Journal article

Path ensembles and a tradeoff between communication efficiency and resilience in the human connectome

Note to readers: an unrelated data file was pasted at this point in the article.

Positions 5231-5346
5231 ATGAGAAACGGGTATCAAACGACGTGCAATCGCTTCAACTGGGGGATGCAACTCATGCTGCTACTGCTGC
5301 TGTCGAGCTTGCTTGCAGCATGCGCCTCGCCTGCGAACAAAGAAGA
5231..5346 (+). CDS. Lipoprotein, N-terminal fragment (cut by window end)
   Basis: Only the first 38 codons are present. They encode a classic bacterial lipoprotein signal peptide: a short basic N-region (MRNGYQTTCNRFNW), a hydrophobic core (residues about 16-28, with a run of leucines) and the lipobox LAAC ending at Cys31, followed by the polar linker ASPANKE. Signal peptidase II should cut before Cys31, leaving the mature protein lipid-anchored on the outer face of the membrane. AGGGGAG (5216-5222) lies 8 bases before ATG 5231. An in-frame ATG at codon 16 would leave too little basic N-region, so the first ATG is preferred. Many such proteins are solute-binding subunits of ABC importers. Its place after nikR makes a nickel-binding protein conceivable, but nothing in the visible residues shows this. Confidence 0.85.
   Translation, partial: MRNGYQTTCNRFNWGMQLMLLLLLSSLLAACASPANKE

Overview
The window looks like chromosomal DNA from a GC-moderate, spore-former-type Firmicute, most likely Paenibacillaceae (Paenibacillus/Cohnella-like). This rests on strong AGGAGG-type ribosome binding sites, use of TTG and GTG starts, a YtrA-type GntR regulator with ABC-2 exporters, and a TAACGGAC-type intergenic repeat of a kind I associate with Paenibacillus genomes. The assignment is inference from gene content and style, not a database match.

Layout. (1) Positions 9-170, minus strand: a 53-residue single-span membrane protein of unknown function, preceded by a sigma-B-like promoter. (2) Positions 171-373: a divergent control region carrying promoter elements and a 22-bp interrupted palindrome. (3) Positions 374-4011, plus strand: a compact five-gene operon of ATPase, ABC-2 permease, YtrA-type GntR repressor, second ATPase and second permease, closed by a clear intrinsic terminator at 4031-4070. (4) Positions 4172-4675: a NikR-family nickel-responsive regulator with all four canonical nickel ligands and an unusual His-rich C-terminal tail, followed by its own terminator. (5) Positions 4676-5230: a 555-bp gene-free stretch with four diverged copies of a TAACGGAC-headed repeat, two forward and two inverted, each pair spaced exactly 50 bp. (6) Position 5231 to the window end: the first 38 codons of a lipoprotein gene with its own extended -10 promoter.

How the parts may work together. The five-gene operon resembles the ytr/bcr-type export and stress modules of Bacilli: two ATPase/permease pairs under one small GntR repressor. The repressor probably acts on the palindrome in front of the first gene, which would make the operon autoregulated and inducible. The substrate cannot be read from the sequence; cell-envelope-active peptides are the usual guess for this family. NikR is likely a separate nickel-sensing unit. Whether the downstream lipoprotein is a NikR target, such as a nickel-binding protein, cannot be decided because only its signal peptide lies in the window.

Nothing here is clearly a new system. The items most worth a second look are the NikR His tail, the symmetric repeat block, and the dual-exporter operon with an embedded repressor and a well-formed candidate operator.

Computational analysis of communication efficiency of brain networks often relies on graph-theoretic measures based on the shortest paths between network nodes. Here, we explore a communication scheme that relaxes the assumption that information travels exclusively through optimally short paths. The scheme assumes that communication between a pair of brain regions may take place through a path ensemble comprising the k-shortest paths between those regions. To explore this approach, we map path ensembles in a set of anatomical brain networks derived from diffusion imaging and tractography. We show that while considering optimally short paths excludes a significant fraction of network connections from participating in communication, considering k-shortest path ensembles allows all connections in the network to contribute. Path ensembles enable us to assess the resilience of communication pathways between brain regions, by measuring the number of alternative, disjoint paths within the ensemble, and to compare generalized measures of path length and betweenness centrality to those that result when considering only the single shortest path between node pairs. Furthermore, we find a significant correlation, indicative of a trade-off, between communication efficiency and resilience of communication pathways in structural brain networks. Finally, we use k-shortest path ensembles to demonstrate hemispherical lateralization of efficiency and resilience.


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